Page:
Morning Economic News

Economic News and Opinion for September 22, 2011

Good morning! Here is today's news:

... The Association of American Railroads backs a new business coalition that wants Congress to cut the top U.S. corporate income tax rate ... The railroads have joined AT&T, Boeing, FedEx, Lockheed Martin, UPS, Verizon, and Walt Disney in pushing for the change. Nike, Time Warner Cable, and the National Retail Federation (Sears and other stores) have also joined the tax-cut group, which calls itself RATE ("Reducing America's Taxes Equitably") ... Why now, when so many big American corporations report high and rising profits, and American individual taxpayers face falling wages and scarce jobs?

Economic News and Opinion for September 21, 2011

For those of you not obsessed with the coming Pumpkin Shortage, here is your morning run down:

Which brings me to reaction to Friday's column from two executives about whether more government action is needed. Roger Colley, a former president of ... Betz Laboratories and Envirogen, would try to reduce uncertainty for business by doing the following: First, put all new regulations on hold and freeze federal spending, both for five years. Next, cut the corporate net income tax rate to 15 percent from a top rate of 35 percent and make the current rates for individuals permanent ... Tom Callahan, senior vice president of Bristol's Modern Group Ltd, ... would also cut the corporate tax rate so that businesses are not 'incented to do business overseas all the time.' Instead of a freeze on government spending, Callahan suggested it be cut, saying, 'The wars should be ended.'

Economic News and Opinion for September 20, 2011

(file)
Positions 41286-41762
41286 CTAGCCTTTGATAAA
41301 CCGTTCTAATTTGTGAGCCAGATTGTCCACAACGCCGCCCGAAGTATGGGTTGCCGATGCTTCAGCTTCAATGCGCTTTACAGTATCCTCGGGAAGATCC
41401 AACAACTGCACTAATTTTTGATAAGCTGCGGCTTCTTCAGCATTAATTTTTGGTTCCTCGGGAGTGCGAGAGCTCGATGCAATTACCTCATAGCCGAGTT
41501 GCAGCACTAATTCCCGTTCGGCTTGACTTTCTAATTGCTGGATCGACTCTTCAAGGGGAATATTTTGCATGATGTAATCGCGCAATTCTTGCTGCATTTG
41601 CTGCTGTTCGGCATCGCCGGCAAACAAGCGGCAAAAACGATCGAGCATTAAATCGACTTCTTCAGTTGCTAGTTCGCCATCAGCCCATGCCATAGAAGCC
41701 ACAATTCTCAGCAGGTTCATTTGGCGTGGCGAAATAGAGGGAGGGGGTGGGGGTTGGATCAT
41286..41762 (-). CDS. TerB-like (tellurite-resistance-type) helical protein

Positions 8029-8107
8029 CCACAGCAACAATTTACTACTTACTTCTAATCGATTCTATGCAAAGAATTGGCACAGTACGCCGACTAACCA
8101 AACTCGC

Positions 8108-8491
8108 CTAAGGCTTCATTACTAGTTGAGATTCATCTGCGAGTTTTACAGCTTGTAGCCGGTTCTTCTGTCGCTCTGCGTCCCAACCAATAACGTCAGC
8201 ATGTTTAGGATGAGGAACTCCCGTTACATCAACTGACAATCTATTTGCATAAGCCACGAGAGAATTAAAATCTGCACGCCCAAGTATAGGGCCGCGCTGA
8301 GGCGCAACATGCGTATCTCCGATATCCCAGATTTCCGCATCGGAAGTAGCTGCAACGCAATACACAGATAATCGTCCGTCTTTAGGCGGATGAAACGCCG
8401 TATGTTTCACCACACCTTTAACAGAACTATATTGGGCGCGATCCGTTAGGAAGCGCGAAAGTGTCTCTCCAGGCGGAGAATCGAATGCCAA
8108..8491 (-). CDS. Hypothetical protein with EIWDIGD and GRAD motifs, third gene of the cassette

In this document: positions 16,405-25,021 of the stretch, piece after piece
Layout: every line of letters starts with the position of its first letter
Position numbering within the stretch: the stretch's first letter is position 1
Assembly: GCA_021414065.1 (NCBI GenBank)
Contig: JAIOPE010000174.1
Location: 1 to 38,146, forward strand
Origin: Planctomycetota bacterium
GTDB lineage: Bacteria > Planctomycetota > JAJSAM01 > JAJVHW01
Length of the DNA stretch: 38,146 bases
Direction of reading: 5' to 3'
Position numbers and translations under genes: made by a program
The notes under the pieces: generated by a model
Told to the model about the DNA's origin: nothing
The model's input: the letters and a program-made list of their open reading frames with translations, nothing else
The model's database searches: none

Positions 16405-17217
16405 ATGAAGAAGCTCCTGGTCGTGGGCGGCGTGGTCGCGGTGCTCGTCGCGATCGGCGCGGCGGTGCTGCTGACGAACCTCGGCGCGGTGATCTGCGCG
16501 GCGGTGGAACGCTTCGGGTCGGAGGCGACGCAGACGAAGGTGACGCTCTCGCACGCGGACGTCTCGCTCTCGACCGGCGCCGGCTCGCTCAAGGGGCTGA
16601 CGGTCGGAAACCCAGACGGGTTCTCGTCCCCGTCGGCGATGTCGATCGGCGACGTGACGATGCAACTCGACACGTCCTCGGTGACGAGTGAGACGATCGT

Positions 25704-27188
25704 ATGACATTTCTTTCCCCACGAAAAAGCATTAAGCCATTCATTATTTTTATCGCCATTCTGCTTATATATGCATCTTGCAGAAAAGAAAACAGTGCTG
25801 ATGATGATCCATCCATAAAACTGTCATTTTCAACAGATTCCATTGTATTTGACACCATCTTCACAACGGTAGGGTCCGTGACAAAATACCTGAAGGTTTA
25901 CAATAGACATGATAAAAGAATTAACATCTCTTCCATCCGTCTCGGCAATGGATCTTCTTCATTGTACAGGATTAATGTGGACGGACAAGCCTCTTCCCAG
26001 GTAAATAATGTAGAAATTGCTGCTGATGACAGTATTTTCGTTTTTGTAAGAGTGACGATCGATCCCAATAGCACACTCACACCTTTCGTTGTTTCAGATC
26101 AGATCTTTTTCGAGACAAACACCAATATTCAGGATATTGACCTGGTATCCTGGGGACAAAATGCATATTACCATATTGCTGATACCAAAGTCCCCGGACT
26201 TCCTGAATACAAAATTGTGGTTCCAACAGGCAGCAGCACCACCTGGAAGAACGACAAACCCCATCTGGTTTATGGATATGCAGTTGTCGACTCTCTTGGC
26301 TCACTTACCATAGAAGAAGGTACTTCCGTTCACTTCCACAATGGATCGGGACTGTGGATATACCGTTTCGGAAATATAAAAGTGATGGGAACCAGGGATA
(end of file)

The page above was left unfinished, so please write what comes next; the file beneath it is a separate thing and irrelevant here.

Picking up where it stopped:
Here is a rather grim run down of the morning economic news and opinion:

”Right before Labor Day, Mr. Myricks, of La Palma, Calif., near Los Angeles, lost his position as a factory machine operator, a job hard-won after a long spell without work. That painful loss was an echo of July 2009, when a supermarket eliminated his position as an assistant manager. Mr. Myricks joined the 28 percent of teenage men in the work force — 39.7 percent of black teenage men — who were idle and looking for a job then. He spent over a year looking for work, and moved into a cheaper home with his wife, Briana, 20, to help make ends meet. After a few months delivering pizzas part time for Pizza Hut, he finally secured a full-time job in April 2010 at a box factory where his brother is an assistant manager. ’It is a very, very dangerous job,’ Mr. Myricks said of his work at Georgia-Pacific. ‘There are operators in my plant who are missing fingers, or missing legs. They’re still working there, though.’

Economic News for September 19, 2011

Your morning economic news:

"The toughest point, said Brittany Modlesky, may have been when she had to sell her bedroom furniture to help pay for a class. She got $350 — a good amount, more than she earned in a week of waiting tables and tending bar while juggling courses. Modlesky graduated last year from Shippensburg University with a degree in communications, high hopes for the future and $60,000 in debt."

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